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WD My Book Live hack: Hackers reportedly exploited a zero-day bug, not 2018 bug, to mass delete devices

By Kenny Yeo - on 30 Jun 2021, 10:43am

WD My Book Live hack: Hackers reportedly exploited a zero-day bug, not 2018 bug, to mass delete devices

Last week, a good number of WD My Book Live and My Book Live Duo users around the world reported that their data were mysteriously deleted. After further investigation, we now know more about what has happened.

Initially, it was believed that attackers used a 2018 bug to gain access to the drives and remotely wiped them. However, it is now believed that some drives were remotely wiped using an incredible second exploit.

This exploit doesn’t give an attacker full control of the device but it does give them the ability to remotely wipe a drive without having to know the password. 

Normally, factory resets require some sort of authentication from the user – usually in the form of a password. This is a very basic form of authentication and it is present in these devices. However, for reasons unknown, someone at WD decided to comment out (deactivate) the five lines of code designed to password-protect the factory-reset command.

This was what was uncovered. The double forward slash indicates that the line is commented out.

function post($urlPath, $queryParams = null, $ouputFormat = 'xml') {
    // if(!authenticateAsOwner($queryParams))
    // {
    //      header("HTTP/1.0 401 Unauthorized");
    //      return;
    // }

HD Moore, a security expert and CEO of network discovery platform Rumble said:

The vendor commenting out the authentication in the system restore endpoint really doesn't make things look good for them. It’s like they intentionally enabled the bypass.

In addition, there’s now a theory that suggests that all of this data deletion and remote wiping occurred as a result of a tussle between rival hacker groups. Because if you already have root access because of the 2018 bug, why would you need to factory reset these devices using the second zero-day exploit?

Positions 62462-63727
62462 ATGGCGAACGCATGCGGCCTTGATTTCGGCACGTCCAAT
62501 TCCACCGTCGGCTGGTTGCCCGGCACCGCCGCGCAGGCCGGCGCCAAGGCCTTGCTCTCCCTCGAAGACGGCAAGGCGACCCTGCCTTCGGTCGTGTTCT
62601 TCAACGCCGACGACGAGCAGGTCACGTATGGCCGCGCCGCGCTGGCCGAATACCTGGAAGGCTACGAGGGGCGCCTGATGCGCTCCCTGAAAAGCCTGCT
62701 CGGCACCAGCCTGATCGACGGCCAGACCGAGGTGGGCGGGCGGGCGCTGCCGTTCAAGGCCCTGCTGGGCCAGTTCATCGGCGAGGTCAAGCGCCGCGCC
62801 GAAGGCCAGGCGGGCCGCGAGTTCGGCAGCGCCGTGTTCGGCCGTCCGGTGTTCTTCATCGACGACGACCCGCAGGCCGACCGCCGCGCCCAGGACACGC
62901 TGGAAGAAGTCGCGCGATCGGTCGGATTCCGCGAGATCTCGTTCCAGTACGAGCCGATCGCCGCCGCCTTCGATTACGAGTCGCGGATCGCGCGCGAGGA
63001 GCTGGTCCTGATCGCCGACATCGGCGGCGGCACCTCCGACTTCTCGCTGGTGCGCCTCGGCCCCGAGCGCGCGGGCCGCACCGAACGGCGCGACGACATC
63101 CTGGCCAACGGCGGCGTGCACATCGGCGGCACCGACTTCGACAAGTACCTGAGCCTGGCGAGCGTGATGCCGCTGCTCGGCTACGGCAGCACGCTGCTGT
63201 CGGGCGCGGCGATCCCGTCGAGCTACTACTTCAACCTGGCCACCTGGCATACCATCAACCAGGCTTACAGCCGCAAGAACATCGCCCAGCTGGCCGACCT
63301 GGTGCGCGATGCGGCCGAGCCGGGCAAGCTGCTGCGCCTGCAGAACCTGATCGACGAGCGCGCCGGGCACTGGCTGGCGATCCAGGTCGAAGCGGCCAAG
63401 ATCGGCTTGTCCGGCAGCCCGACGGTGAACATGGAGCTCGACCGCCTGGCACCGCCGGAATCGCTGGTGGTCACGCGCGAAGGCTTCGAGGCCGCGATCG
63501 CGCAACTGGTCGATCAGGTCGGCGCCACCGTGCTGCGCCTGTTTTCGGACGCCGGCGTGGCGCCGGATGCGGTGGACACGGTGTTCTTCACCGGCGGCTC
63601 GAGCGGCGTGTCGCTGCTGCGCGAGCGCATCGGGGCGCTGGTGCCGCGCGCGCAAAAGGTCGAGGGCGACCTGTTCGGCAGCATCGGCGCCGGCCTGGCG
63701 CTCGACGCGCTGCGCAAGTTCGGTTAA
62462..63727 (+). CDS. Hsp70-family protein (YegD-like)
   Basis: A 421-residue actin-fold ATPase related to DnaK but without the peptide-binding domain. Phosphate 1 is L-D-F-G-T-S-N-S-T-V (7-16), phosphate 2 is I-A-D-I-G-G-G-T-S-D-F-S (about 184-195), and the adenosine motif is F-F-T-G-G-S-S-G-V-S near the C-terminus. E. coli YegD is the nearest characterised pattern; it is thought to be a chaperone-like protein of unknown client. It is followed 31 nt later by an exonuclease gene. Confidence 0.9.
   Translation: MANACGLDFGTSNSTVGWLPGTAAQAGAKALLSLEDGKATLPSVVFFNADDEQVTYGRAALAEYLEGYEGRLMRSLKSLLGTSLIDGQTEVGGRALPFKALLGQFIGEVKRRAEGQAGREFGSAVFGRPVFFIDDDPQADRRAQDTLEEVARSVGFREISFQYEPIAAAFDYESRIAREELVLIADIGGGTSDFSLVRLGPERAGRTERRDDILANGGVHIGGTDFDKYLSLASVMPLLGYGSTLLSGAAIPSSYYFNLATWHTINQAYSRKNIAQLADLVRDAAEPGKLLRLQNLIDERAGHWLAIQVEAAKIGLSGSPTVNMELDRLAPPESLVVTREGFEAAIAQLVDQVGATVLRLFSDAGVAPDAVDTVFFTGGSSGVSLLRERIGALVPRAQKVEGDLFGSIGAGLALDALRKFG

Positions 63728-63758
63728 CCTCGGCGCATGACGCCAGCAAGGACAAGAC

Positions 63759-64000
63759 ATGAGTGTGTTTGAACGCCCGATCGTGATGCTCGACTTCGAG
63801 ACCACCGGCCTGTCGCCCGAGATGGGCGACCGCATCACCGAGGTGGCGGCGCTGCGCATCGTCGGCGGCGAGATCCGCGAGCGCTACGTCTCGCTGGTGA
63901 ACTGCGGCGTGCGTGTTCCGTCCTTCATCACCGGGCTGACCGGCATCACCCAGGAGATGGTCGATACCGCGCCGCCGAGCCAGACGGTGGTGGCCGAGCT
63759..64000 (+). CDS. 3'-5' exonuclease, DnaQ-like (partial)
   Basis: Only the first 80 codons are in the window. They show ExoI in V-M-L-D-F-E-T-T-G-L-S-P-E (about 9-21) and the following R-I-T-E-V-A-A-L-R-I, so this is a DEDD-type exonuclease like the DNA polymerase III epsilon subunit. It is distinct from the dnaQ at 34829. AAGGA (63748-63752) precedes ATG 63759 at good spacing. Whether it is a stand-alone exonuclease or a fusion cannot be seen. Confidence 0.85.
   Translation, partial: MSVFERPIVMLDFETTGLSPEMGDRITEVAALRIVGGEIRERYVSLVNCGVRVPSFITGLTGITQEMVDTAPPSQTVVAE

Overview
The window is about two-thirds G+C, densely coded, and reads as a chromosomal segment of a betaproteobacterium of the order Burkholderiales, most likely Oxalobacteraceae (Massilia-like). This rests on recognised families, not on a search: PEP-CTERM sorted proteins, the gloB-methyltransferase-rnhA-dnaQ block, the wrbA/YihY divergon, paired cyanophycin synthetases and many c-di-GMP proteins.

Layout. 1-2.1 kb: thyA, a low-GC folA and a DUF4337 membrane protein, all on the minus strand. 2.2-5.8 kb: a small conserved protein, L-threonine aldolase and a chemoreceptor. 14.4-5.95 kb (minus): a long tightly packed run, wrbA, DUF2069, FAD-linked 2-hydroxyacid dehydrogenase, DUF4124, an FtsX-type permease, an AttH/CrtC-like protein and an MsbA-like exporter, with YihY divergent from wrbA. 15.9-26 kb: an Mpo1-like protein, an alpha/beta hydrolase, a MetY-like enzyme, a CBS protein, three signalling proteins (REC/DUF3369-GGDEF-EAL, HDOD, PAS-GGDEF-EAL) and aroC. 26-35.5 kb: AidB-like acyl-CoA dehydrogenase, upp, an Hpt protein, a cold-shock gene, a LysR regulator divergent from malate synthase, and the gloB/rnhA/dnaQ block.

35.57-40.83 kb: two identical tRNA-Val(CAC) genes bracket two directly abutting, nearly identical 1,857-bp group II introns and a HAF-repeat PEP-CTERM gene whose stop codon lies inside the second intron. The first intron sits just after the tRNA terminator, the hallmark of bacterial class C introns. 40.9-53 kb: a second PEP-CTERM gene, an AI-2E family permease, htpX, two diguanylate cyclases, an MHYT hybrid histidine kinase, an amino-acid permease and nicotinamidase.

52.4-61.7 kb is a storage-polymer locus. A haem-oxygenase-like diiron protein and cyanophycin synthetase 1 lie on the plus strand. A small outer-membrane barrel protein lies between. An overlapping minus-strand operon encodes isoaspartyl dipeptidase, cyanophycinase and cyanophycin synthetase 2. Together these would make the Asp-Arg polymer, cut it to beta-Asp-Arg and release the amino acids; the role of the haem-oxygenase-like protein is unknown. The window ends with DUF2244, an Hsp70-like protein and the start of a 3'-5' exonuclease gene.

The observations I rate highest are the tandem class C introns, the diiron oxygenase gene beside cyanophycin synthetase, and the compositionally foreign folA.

Derek Abdine, CTO at security firm Censys, posits that one hacker (or group of hackers) first exploited the 2018 CVE-2018-18472 bug and another rival hacker later exploited the zero-day bug in an attempt to gain control of these already compromised devices.

Abdine also took a look at the code of WD’s my popular My Cloud devices and said that these products have different codes that do not contain either of the vulnerabilities that plague the My Book Live devices.

WD has yet to comment if there’s an effective way for users to recover data from affected devices.

If you have a WD My Book Live or My Book Live Duo drive, disconnect them from the internet right now or risk losing your data.

To read about the exploits in detail, hit the link below.

**Update on 9 October 2021, 2030 hrs**

Which WD NAS models are affected?

WD has also listed the exact My Book Live and My Book Duo SKUs affected on this support page.

Alternative suggestions for those affected?

WD has offered registered users of the affected SKUs for My Book Live and My Book Duo trade-in offers and the procedures are listed here. Otherwise, WD recommends disconnecting them from the internet.

Source: Ars Technica

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